HILL, Thomas (1693-1782), of Tern, Salop.
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Family and Education
b. 1693, 1st s. of Thomas Harwood, a Shrewsbury draper, by Margaret, da. of Rowland Hill of Hawkstone, Salop; 1st cos. of Sir Rowland and Samuel Hill. m. (1) 14 Feb. 1723, Anne (d. 21 Dec. 1739), da. of Richard Powys of Hintlesham, Suff., 1s. 2da. (2) 3 May 1740, Susan Maria, da. and coh. of William Noel, 2s. 2da. suc. uncle Rev. Richard Hill to Tern 1727, and cos. Samuel Hill to Shenstone, Salop 1758.
Thomas Harwood assumed the name of Hill in 1712, when his uncle, Richard Hill, settled on him the estate of Tern.1 About this time he was sent abroad by his uncle, who wrote to him at Hamburg in October regretting his being ‘so perfectly idle ... so long’, and advising him to employ himself ‘in reading, writing and arithmetic’, and in learning German; and in 1714 directed him to proceed from Saxony to Amsterdam, where he tried to place him ‘in any good house where you may be bred a merchant’. Finally he was articled to Clifford, ‘one of the greatest and richest bankers living’. He remained on the continent till 1721, when (he wrote to his father on 4 Apr.) his uncle gave him
leave to go to make a tour to Cambrai, or Paris, or any other part of France, and so to return home before winter ... I perceive my uncle would gladly have me see what passes there [at Cambrai] if the Congress meets and for that end I believe he will endeavour to place me with some of the King’s ambassadors, perhaps as one of the secretaries, but if there be no Congress then I verily believe he will order me to return before winter.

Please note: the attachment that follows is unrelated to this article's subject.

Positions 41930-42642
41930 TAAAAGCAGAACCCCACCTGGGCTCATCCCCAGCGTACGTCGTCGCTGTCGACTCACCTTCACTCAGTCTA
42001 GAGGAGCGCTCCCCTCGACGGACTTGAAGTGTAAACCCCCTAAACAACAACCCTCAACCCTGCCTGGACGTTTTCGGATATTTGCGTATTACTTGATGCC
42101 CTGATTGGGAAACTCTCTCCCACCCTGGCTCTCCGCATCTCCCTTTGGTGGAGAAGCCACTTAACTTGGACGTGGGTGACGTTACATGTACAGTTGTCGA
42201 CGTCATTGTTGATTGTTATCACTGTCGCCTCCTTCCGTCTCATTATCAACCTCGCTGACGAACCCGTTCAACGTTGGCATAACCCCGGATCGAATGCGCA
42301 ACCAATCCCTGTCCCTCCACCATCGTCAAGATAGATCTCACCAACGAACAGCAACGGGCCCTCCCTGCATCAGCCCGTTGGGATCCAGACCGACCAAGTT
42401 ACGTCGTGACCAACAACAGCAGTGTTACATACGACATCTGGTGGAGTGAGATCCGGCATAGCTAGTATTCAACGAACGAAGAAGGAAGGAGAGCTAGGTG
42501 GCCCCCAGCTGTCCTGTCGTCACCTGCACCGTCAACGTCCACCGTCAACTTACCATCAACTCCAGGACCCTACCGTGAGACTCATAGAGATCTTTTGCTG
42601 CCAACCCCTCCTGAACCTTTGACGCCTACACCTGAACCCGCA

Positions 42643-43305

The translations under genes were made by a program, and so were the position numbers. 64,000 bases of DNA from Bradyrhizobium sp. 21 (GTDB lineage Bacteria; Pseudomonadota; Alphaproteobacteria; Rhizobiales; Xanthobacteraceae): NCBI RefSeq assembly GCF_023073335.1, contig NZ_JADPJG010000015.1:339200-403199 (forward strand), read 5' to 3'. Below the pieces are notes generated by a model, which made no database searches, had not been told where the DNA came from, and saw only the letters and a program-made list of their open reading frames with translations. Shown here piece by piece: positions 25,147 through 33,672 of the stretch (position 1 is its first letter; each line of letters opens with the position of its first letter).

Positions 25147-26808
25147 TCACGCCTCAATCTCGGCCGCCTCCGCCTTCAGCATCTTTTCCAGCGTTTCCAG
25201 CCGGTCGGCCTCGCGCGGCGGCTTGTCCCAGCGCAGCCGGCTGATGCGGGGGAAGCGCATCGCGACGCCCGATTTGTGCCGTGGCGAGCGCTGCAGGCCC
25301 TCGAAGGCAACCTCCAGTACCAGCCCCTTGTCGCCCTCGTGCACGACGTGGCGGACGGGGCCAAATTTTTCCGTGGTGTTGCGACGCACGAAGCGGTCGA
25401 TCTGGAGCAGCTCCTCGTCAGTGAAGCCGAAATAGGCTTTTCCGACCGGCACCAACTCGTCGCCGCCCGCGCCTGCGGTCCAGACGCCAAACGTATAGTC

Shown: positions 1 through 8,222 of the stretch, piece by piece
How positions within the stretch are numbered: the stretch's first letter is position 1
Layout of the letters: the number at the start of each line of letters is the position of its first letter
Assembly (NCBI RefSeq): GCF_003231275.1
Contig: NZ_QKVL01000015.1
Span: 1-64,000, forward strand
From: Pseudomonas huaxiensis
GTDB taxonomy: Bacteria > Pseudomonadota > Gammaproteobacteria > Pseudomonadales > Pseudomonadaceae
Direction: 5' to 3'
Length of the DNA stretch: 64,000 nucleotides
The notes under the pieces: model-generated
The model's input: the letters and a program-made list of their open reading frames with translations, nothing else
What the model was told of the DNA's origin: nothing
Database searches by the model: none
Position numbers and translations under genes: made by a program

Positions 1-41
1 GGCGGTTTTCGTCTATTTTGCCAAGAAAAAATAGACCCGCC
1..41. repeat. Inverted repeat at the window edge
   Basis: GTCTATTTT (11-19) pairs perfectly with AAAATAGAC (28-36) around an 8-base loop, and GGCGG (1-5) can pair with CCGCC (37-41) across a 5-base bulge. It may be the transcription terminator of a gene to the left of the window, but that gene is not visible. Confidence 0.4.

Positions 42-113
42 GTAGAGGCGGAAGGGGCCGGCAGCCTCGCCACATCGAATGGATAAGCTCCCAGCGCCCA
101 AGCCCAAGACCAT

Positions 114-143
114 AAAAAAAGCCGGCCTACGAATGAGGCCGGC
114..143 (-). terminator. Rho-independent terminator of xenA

He does not seem to have set up as a merchant, but his correpondence 1740-59 shows him engaged in extensive financial transactions, lending nearly £8,000 to George Crowle, and considerable sums to Lord Lincoln, Velters Cornewall, etc. On 1 Dec. 1753 he sent a message to Sir Edward Leighton: ‘I have not such a sum as £9,000 but if he pleases I will do my endeavours to procure it for him’; and on 17 Aug. 1754 wrote to his cousin Samuel Hill advising him to lend £20,000 to ‘a very honest gentleman’, Sir Thomas Mostyn. In October 1753, after consulting Bartholomew Burton, M.P., Hill invested £14,000 in Bank of England stock;2 and there is further correspondence, all carried on from Shrewsbury, about other English stocks and even French ‘actions’.
On 27 Nov. 1740 Hill wrote to Lord Weymouth, who controlled Tamworth in conjunction with Lord Middleton: ‘Lord Middleton is ready to acquiesce hoping your Lordship will be pleased to nominate me for Tamworth’; but nothing came of it. At a by-election in 1749 he was returned unopposed for Shrewsbury with the support of both Lord Powis, and the local Tories. Though classed as a Tory, he became a regular member of the Powis group, receiving Newcastle’s whip as long as Powis adhered to him. He died 11 June 1782.